At Thursday’s debate, it was hard to watch Texas Gov. Rick Perry’s performance and not recall Sarah Palin.

It was Palin who, in 2008 as the GOP’s vice presidential nominee, responded to questions about her foreign policy expertise with the idea that she understands international relations because Russia is close to her home state of Alaska, where she served as governor.

In similar fashion, Perry struggled in Thursday’s debate in his response to a question about what he would do in the event of that 3 a.m. phone call that has come to symbolize a candidate’s readiness to step into the commander-in-chief role.

If Perry received such a call stating that Pakistan had lost control of its nuclear weapons, what would he do? We still don’t know. Perry offered a pretty nonsensical response about how the U.S. needs to do better on building an alliance with India.

“To have a relationship with India, to make sure that India knows that they are an ally of the United States — for instance, when we had the opportunity to sell India the upgraded F-16s, we chose not to do that,” Perry managed. “The point is, our allies need to understand clearly that we are their friends, that we will be standing by there with them.”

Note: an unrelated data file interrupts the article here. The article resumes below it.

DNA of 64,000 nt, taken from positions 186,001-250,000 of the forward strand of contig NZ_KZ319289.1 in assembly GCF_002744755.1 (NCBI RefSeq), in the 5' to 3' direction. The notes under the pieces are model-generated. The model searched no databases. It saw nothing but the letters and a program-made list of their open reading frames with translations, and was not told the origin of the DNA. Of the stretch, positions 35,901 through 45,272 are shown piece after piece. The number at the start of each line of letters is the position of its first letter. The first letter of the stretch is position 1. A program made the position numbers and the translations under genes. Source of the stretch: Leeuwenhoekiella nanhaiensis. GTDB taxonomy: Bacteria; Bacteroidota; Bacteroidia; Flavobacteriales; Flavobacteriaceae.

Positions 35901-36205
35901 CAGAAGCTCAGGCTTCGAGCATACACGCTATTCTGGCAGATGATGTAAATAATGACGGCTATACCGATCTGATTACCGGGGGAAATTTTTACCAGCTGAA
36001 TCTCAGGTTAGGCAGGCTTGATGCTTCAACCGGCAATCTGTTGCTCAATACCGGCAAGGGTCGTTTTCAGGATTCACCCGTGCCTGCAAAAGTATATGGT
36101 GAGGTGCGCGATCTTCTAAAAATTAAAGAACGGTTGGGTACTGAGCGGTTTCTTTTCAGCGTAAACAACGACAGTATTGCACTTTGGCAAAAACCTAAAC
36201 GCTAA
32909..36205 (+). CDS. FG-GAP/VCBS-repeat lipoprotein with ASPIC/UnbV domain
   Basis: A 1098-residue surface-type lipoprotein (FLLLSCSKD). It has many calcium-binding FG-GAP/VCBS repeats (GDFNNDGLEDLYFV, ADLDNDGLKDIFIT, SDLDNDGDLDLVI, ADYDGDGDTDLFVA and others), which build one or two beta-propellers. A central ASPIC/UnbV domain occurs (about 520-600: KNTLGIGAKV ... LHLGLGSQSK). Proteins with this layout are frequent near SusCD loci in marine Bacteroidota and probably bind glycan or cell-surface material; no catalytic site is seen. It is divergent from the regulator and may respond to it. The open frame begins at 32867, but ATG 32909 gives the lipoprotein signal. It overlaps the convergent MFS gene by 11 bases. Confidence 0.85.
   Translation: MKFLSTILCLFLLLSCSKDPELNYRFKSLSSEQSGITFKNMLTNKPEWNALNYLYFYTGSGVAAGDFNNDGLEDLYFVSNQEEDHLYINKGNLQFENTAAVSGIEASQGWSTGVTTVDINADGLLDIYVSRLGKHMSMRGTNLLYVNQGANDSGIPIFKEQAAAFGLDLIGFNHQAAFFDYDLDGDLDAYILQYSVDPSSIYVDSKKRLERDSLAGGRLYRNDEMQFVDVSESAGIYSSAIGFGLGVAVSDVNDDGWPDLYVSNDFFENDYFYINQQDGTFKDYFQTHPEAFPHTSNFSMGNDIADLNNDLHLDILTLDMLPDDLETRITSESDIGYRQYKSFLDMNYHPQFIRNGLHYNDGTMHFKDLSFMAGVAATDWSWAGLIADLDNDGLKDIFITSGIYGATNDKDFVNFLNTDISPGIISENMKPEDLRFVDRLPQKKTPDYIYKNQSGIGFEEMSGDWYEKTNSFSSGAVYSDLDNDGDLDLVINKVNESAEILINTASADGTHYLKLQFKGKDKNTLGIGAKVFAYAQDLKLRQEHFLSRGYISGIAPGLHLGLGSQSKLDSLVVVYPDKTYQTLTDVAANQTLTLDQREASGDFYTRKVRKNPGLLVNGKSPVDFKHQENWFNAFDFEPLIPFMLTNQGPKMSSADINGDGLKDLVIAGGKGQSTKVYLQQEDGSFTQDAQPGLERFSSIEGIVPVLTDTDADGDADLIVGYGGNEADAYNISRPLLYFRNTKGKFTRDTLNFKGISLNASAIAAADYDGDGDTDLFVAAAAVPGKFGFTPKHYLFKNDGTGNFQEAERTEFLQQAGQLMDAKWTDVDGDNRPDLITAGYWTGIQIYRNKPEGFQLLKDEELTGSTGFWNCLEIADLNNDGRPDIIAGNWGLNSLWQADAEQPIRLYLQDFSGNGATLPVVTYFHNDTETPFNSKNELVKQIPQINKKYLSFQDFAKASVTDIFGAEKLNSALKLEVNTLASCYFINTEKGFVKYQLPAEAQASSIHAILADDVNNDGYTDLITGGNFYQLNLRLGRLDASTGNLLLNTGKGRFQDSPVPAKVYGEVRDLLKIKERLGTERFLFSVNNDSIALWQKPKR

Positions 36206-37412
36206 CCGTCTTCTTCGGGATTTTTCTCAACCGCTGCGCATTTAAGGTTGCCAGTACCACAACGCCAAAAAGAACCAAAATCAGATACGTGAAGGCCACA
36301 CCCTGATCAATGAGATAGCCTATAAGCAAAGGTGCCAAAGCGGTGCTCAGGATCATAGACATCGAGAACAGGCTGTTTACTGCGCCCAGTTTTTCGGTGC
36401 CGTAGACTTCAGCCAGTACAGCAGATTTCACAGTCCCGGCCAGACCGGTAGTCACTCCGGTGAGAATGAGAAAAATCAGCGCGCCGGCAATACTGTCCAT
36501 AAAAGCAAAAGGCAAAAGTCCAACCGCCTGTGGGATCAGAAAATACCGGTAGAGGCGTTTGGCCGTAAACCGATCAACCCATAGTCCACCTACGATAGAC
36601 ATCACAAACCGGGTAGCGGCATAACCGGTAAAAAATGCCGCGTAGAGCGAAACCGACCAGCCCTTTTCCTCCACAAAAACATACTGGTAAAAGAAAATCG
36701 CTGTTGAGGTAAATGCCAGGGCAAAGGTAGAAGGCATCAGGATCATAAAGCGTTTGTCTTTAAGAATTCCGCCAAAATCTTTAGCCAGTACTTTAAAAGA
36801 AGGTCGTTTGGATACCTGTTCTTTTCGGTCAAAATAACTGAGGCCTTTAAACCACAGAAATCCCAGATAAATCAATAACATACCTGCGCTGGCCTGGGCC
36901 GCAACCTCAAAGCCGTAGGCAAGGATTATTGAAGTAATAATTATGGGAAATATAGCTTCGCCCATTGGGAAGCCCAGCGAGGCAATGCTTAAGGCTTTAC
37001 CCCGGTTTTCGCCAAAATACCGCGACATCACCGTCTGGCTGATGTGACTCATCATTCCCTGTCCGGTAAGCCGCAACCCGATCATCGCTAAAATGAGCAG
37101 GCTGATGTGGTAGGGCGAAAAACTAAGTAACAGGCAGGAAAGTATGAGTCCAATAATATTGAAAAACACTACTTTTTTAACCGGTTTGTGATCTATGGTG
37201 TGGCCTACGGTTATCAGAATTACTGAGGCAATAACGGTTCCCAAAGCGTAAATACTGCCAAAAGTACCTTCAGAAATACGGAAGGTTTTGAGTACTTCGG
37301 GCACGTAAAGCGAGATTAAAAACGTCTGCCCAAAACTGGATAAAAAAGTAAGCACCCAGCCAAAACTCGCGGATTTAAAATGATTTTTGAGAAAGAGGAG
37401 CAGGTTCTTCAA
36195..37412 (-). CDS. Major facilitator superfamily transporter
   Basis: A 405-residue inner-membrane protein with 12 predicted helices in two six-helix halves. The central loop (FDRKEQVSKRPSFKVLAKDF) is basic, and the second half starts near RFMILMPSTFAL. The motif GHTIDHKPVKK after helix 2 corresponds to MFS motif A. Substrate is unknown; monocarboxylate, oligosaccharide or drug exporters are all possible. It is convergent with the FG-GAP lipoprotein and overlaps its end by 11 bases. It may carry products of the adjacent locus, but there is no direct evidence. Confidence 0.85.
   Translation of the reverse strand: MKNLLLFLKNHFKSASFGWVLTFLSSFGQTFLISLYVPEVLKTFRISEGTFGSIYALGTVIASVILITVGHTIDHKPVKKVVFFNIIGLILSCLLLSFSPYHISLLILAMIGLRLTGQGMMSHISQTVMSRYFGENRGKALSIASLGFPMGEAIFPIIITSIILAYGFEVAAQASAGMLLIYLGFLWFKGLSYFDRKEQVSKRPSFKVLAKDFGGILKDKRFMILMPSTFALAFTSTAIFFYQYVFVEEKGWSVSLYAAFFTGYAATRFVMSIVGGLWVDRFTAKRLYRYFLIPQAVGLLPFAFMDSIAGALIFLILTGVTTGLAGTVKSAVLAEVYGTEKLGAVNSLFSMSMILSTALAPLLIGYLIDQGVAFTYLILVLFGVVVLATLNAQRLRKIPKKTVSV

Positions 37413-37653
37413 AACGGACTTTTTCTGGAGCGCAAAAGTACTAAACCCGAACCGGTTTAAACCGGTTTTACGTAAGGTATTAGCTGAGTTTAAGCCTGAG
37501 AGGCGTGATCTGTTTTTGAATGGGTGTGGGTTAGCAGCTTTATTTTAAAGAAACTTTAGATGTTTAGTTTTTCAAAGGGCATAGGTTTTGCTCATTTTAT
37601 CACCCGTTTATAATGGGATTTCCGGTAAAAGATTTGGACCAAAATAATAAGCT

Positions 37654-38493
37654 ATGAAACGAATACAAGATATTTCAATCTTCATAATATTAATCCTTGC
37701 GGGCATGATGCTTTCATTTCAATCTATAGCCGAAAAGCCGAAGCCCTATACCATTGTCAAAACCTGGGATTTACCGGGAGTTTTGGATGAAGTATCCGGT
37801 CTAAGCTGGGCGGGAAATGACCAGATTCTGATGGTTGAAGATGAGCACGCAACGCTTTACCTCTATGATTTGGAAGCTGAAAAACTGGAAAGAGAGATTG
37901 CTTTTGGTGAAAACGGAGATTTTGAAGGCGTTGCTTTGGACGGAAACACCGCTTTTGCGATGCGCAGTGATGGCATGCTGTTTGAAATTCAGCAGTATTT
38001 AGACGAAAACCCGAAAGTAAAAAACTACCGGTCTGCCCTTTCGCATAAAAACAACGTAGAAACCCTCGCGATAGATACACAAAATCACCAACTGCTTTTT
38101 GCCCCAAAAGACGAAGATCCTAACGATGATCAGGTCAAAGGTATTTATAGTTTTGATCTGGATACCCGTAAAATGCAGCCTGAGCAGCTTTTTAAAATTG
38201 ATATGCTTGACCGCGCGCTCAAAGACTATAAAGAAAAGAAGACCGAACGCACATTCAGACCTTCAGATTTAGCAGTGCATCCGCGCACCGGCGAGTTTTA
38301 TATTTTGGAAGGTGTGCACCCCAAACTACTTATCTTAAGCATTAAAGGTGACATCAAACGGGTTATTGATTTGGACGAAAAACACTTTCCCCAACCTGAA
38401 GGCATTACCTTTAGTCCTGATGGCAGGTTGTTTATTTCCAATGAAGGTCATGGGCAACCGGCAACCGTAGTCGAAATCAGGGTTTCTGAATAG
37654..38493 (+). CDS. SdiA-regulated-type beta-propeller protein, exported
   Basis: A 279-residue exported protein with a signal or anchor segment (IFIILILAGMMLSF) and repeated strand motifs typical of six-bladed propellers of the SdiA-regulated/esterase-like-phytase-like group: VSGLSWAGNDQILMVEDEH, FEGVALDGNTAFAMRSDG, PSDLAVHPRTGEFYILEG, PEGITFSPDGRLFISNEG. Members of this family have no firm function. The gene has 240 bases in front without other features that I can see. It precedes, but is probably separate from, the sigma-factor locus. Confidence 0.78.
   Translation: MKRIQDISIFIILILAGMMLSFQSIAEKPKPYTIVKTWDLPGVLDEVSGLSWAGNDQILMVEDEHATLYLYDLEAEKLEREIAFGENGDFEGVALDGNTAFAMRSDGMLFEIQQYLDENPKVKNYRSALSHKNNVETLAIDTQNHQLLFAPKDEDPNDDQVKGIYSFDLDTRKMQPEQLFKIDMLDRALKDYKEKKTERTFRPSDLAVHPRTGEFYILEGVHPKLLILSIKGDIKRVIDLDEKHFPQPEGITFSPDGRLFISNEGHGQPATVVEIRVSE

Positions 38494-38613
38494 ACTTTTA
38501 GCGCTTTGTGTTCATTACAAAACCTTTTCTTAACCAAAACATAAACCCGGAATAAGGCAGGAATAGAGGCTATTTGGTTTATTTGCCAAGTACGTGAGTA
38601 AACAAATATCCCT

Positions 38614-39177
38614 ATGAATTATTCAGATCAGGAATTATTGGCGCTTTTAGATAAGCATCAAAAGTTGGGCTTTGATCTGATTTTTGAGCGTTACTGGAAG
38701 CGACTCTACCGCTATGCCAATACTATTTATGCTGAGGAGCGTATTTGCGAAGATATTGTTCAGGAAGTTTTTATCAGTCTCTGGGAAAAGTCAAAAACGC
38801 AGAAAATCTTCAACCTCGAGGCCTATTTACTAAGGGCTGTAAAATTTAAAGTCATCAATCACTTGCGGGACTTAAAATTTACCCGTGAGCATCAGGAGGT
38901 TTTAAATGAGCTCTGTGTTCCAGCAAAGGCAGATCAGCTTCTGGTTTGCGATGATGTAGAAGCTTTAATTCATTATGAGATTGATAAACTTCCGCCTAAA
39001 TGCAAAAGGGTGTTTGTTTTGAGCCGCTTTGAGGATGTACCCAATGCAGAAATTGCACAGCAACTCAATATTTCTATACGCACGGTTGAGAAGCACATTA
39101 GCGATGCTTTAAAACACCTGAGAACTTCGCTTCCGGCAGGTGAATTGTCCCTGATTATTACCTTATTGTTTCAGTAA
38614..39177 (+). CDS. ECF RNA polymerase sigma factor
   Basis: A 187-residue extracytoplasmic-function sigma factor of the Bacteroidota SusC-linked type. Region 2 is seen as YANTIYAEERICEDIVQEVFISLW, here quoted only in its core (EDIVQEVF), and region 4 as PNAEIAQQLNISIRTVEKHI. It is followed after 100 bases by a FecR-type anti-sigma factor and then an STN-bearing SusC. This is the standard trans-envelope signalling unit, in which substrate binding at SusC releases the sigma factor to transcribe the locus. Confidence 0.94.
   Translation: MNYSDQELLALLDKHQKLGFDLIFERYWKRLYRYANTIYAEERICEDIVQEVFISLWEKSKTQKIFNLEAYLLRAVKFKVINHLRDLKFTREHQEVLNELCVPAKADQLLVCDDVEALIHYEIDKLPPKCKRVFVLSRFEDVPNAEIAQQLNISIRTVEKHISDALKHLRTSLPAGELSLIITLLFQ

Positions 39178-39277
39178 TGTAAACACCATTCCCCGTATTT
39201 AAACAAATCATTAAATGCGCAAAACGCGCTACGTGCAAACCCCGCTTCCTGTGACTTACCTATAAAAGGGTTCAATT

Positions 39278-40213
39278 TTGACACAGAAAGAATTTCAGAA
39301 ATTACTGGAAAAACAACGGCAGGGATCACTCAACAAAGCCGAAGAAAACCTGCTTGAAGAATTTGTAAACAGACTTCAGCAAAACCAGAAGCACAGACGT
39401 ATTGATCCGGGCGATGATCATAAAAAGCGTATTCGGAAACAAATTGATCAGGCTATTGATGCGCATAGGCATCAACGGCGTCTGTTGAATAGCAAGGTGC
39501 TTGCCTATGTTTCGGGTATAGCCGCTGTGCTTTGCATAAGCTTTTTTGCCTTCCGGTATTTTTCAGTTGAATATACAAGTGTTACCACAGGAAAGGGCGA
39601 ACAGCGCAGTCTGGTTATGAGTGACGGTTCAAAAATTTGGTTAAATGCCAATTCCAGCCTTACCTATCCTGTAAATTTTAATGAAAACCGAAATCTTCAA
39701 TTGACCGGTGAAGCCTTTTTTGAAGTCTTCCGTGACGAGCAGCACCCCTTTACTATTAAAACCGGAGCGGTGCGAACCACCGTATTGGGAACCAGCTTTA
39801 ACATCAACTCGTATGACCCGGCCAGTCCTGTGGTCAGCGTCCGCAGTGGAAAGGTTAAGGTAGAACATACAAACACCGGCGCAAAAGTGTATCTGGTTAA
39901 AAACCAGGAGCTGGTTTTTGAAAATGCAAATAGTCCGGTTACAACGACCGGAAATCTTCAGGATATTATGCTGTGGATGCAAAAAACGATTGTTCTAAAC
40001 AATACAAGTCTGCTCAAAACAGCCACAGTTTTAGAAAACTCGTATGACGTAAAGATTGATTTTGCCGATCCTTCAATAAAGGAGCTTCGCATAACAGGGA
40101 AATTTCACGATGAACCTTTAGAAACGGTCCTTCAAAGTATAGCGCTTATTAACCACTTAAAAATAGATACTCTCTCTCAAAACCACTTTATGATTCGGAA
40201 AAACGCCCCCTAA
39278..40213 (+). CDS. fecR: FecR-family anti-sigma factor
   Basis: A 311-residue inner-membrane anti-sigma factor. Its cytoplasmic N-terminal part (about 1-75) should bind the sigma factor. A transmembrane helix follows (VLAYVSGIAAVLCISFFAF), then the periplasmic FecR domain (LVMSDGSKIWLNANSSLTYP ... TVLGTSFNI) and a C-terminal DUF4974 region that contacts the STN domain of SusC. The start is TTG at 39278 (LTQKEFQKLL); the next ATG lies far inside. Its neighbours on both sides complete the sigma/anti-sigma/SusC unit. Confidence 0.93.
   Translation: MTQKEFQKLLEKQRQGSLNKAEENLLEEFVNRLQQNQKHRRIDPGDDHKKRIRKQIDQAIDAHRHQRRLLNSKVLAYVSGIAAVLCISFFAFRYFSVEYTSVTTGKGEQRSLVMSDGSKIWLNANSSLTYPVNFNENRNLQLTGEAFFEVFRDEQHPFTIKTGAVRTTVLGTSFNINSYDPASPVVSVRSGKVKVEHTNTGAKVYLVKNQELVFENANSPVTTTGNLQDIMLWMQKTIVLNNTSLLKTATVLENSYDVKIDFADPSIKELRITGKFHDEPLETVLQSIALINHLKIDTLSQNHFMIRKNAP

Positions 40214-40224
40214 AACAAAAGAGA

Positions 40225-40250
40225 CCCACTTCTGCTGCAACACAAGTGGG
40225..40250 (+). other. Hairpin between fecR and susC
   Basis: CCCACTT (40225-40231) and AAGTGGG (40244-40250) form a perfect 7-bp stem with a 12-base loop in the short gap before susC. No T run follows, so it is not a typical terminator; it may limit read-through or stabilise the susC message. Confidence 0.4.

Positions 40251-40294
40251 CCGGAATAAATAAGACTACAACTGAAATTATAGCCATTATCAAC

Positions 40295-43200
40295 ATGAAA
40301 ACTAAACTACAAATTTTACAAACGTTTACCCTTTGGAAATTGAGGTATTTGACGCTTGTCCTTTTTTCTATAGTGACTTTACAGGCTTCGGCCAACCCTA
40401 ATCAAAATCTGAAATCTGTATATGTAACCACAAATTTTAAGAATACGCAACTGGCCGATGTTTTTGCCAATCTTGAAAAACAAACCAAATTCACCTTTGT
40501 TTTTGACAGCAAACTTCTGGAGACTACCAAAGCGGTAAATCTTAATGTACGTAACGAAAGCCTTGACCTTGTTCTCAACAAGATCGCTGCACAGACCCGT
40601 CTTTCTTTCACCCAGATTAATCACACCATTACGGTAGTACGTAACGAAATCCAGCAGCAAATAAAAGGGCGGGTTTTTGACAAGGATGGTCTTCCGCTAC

Now just imagine that response being offered by Palin. Really sound it out. True, Perry’s response wasn’t quite as herky-jerky as Palin’s often are, but the substance of the response was very Palin-esque.

The fact that Perry’s delivery is somewhat better than Palin’s will save him some trouble — after all, the physical and rhythmic performance is often as important as the content of the responses in these debates, and it’s hard to see Perry’s response leading to the same kind of lampooning suffered by Palin on Saturday Night Live.

But Perry is now going to have to grapple with the very Palin-esque idea that he doesn’t know what he’s talking about on issues of foreign policy. And in fact, the issue had already been raised quite a bit even before Thursday’s debate.

Developing foreign policy chops as a governor takes time, and it’s pretty apparent that Perry had not banked on being a presidential candidate until very recently. As such, he’s operating at a deficit and will have a hard time making up for lost time. (Some are already asking whether he simply got into the race too late.)

The so-called “3 a.m.” attack didn’t sink President Obama in the 2008 Democratic primary because he had already established himself as an outspoken critic of the war in Iraq. Whatever his inexperience on foreign policy, he had already checked the biggest foreign policy box: being against the war in Iraq.

For Perry, that box remains blank.

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